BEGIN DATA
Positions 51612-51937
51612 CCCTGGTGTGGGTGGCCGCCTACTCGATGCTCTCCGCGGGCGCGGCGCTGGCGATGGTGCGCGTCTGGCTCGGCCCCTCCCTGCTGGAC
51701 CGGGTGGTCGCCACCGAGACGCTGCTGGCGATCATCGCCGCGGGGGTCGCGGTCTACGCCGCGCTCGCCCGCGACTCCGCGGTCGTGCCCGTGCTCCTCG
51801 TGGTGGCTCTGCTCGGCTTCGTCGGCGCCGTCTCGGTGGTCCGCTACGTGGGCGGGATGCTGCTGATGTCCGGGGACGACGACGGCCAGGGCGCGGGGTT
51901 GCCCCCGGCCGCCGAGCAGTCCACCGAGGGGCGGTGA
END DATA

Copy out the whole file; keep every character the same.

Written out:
Positions 51612-51937
51612 CCCTGGTGTGGGTGGCCGCCTACTCGATGCTCTCCGCGGGCGCGGCGCTGGCGATGGTGCGCGTCTGGCTCGGCCCCTCCCTGCTGGAC
51701 CGGGTGGTCGCCACCGAGACGCTGCTGGCGATCATCGCCGCGGGGGTCGCGGTCTACGCCGCGCTCGCCCGCGACTCCGCGGTCGTGCCCGTGCTCCTCG
51801 TGGTGGCTCTGCTCGGCTTCGTCGGCGCCGTCTCGGTGGTCCGCTACGTGGGCGGGATGCTGCTGATGTCCGGGGACGACGACGGCCAGGGCGCGGGGTT
51901 GCCCCCGGCCGCCGAGCAGTCCACCGAGGGGCGGTGA